US Supreme Court Steps In On Coinbase Customer Contract Dispute

In a recent legal tangle, Coinbase, a prominent cryptocurrency exchange, and its customers have brought forward a contractual disagreement to the United States Supreme Court. The crux of the matter revolves around who – a court or an arbitrator – should adjudicate on which contract governs the disputes. The US Supreme Court is set to deliberate on the authority appropriate for making such rulings.

The discord arises from two different agreements signed between Coinbase and its customers. According to a report by Bloomberg, one contract advocates for arbitration, while the other endorses court action. This inconsistency in the agreements is the root cause of the ongoing legal impasse.

Adding to the complexity is a sweepstakes agreement, which steered dispute resolution to California courts, creating a challenge in the scenario. Initially, Coinbase imposed arbitration terms on its clients; however, this sweepstakes agreement muddied the waters.

Triggered by accusations of deceptive advertising, a class-action lawsuit has been launched against Coinbase by its customers. The lawsuit scrutinizes Coinbase’s approach of addressing customer grievances through arbitration.

Despite Coinbase’s request for arbitration, it was rejected due to the findings of this investigation, marking a significant hiccup in their legal strategy. This judicial reservation occurs even after a recent Supreme Court verdict, which favored Coinbase in a cryptocurrency-related dispute, decided by a narrow margin of 5-4 votes.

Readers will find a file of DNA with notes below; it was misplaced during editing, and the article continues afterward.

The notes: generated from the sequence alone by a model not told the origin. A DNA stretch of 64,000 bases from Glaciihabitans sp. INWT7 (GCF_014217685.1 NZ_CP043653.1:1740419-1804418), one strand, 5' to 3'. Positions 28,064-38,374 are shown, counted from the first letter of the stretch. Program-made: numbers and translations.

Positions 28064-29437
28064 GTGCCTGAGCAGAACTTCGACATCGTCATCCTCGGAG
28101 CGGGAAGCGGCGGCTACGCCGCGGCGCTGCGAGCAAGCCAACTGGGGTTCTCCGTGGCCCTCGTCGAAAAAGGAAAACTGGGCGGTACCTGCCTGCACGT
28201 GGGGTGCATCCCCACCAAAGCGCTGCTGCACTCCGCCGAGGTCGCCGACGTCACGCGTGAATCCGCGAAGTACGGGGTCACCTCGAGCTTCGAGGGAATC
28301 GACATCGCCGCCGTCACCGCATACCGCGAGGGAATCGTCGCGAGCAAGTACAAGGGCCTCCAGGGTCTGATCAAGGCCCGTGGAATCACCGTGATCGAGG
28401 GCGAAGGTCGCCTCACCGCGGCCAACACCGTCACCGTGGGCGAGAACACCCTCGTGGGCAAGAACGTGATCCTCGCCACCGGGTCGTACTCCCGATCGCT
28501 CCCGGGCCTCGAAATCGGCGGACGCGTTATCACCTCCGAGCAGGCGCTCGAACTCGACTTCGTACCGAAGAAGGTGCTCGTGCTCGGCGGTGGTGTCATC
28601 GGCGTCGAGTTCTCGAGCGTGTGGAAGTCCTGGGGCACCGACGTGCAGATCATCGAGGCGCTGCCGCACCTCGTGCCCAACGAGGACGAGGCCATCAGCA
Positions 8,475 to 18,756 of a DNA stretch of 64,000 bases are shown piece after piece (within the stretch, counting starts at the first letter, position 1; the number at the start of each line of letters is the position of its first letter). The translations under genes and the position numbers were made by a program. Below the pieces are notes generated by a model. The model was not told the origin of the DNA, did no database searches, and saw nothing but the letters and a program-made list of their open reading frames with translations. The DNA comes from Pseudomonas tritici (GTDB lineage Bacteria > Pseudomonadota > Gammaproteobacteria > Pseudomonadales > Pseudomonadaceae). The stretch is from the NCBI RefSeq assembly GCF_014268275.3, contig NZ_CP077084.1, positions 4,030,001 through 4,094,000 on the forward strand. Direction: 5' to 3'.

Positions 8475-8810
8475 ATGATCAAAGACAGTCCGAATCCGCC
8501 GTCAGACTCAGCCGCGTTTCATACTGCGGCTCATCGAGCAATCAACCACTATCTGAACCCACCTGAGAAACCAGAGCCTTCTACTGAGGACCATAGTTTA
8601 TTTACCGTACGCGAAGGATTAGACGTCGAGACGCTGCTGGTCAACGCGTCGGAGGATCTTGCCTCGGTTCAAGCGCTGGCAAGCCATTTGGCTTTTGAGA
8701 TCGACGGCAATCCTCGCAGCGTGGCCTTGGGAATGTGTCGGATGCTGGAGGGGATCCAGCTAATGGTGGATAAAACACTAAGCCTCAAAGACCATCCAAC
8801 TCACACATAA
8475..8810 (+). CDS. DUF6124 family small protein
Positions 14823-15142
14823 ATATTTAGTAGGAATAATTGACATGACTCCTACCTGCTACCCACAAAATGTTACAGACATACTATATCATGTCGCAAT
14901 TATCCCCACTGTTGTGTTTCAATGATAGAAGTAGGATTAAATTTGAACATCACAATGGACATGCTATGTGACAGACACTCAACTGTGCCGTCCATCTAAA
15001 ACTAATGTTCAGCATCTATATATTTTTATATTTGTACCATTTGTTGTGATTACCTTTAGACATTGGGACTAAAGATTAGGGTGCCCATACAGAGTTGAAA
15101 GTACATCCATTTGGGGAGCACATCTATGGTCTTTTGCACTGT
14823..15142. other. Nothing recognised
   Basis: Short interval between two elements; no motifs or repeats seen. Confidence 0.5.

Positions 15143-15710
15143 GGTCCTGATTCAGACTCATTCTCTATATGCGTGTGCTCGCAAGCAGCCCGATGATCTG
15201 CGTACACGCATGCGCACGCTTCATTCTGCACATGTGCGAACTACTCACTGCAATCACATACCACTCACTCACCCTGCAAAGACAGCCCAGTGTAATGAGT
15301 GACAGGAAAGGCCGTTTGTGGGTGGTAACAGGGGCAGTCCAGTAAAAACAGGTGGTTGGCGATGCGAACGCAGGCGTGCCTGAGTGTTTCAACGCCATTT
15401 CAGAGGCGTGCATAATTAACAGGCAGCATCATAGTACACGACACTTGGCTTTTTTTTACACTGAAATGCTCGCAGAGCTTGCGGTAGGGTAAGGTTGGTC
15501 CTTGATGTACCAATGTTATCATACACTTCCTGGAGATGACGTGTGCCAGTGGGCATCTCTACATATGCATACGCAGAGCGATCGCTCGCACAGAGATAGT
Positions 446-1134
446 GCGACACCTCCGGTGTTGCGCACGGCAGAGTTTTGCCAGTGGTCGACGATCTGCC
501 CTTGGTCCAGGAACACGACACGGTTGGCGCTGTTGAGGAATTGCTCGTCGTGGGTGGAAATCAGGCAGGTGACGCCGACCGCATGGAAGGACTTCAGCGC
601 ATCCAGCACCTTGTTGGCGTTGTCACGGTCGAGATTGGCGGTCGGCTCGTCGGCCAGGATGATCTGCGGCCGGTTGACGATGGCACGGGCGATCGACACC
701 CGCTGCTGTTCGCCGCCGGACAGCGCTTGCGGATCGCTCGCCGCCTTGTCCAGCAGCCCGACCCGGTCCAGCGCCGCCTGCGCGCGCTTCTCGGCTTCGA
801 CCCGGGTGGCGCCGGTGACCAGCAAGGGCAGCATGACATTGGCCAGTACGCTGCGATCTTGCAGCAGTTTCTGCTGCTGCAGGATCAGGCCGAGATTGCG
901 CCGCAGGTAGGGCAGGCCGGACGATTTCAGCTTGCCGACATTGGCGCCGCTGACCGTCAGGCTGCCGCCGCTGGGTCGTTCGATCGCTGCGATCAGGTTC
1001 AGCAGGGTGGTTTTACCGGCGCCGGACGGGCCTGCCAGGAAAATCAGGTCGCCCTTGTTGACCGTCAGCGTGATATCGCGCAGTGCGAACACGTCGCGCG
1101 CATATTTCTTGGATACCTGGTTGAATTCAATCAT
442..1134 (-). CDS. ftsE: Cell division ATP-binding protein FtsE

Post this verdict, the court upheld Coinbase’s initiative to halt customer lawsuits, advocating for arbitration to resolve disputes. Specifically, the ruling enabled the firm to divert consumer litigation into arbitration channels.

Irrespective of the ongoing legal melee, Coinbase continues on its growth trajectory, expanding its product and service spectrum, thereby offering customers a wider array of trading options.

The move by the Supreme Court to entertain arguments in this case marks a pivotal, potentially industry-altering juncture for entities employing arbitration agreements. The outcome could notably influence the practice of drafting and enforcing user agreements, especially in the dynamic domain of digital currency trading.

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Binance and CEO Changpeng Zhao Face Class-Action Lawsuit Over Alleged Market Manipulation Targeting FTX

On October 2, 2023, plaintiff Nir Lahav filed a class-action lawsuit in the District Court of Northern California against Binance Holdings Limited, BAM Trading Services Inc., BAM Management US Holdings Inc., and CEO Changpeng Zhao. The lawsuit accuses Binance and Zhao of unfair competition and violations of Security Exchange Commission (SEC) laws. The plaintiff alleges that Binance’s actions were aimed at monopolizing the cryptocurrency trading platform market at the expense of competitor FTX.

The lawsuit is detailed, citing multiple instances of alleged misconduct. It claims that Binance intentionally acted to harm FTX by liquidating its holdings in FTX’s utility token, FTT, and then misleading the public about it. The suit also accuses Binance of bait-and-switch tactics, stating that Zhao tweeted about Binance’s intent to acquire FTX but retracted the statement a day later, causing market instability.

The Role of Social Media

Central to the lawsuit are tweets made by Zhao on November 6, 2022. In these tweets, Zhao announced the liquidation of Binance’s holdings in FTT. According to the lawsuit, this tweet was misleading because Binance had already liquidated its FTT holdings the day before. The tweet allegedly led to a 14% decline in FTT’s price within 24 hours, causing significant market disruption.